Hosted by the Living Archives on Eugenics in Western Canada logo1.jpg

The Scope of Eugenics: Call for Submissions

Eugenics Archives (eugenicsarchive.ca) is pleased to announce a four-day workshop at the Banff Centre, May 22nd-25th, 2015, in Banff, Alberta. To acknowledge the significant contributions made by students to the Living Archives on Eugenics in Western Canada project over the past four years, we invite submissions from early career scholars—students and those within three years of completing their doctorates—from any discipline on topics related to eugenics and its contemporary significance.

Submissions should consist of a single document that includes a (i) summary abstract (<150 words), (ii) longer description (<750 words) outlining the presentation and explaining the relevance of the topic to eugenics, (iii) short biographical statement (<100 words), and (iv) CV. Possible topics include, but are in no way restricted to, the following :

Apologies to eugenics survivors / Child welfare /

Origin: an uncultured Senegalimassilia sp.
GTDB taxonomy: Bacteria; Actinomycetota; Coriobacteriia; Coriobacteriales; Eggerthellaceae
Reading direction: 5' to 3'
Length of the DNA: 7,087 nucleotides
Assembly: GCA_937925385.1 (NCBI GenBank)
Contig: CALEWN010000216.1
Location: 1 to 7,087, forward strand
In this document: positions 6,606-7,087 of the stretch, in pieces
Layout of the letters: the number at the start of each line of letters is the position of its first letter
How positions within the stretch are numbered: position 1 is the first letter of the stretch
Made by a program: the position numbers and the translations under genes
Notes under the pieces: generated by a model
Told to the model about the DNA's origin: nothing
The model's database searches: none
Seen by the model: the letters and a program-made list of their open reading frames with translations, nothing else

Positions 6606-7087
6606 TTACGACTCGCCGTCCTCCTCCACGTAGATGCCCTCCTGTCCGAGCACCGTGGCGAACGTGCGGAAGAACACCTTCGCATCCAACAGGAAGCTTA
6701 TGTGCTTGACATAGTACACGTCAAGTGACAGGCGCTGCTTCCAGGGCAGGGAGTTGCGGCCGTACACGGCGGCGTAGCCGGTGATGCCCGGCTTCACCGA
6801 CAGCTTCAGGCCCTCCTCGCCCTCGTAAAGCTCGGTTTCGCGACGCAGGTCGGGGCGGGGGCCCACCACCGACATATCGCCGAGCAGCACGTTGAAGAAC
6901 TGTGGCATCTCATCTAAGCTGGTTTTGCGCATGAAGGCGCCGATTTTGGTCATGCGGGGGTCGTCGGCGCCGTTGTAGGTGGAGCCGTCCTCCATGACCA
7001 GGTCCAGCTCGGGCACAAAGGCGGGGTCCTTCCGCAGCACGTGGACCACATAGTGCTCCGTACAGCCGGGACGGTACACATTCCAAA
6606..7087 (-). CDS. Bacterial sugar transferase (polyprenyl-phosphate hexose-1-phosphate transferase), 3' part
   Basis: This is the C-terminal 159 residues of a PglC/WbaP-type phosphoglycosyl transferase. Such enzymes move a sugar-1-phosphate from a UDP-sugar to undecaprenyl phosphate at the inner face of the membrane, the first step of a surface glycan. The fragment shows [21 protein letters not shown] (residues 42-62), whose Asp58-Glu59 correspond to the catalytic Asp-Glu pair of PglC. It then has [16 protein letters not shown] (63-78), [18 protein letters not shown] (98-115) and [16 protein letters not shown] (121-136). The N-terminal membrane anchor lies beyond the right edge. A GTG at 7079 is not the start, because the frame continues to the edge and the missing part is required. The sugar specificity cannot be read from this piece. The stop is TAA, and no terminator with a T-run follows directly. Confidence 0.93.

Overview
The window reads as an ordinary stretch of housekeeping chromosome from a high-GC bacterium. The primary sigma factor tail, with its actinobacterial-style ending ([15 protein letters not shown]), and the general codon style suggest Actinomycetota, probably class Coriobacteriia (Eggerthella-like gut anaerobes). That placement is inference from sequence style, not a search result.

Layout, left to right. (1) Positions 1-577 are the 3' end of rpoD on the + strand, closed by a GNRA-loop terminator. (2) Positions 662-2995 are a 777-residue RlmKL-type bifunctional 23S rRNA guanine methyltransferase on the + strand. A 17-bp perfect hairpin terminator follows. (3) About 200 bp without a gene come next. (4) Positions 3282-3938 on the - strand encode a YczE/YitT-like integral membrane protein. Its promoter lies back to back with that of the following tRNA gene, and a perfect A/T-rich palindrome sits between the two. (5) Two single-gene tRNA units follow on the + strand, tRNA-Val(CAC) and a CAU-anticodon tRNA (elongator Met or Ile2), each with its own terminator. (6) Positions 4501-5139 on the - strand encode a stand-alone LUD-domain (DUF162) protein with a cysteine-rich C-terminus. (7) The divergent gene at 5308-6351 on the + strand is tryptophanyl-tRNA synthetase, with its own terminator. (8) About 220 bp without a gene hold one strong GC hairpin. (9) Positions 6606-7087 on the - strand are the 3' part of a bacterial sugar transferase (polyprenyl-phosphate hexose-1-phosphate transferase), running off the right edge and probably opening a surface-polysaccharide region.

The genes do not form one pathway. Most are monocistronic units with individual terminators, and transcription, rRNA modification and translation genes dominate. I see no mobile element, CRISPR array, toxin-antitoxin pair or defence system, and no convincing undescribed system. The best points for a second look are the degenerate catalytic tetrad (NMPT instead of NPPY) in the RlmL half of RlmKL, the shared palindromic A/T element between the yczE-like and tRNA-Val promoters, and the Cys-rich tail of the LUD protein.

Collective memory / Human diversity /
Nationalism / Quality of life /
Queer sexuality / Roma peoples /
Schizophrenia / World Health Organization /
Whiteness / Particular Countries / Geographic Regions

The project director is happy to provide feedback to potential participants on these and other suggestions (e.g., on particular countries or regions of the world). Participants are expected to attend the whole workshop and to contribute a short article to eugenicsarchive.ca, ideally based on their presentation, within one month of the workshop. Articles accessible via the Encyc or Around the World modules at the site indicate the type of article we have in mind.

Accommodation and meals for all workshop participants will be covered by Eugenics Archives. Participants will also be notified upon acceptance if we are able to cover in full, or contribute to in part, additional travel expenses. The workshop will allow for substantial opportunities to enjoy the Banff surrounds and will encourage networking, mentoring, and informal discussion between junior scholars interested in eugenics and Eugenics Archives team members.

Deadline for submissions : February 15th, 2015 Acceptances : March 15th, 2015

Questions and submissions to the project director, Professor Rob Wilson : scopeofeugenics@gmail.com

Forced Sterilization of Romani Women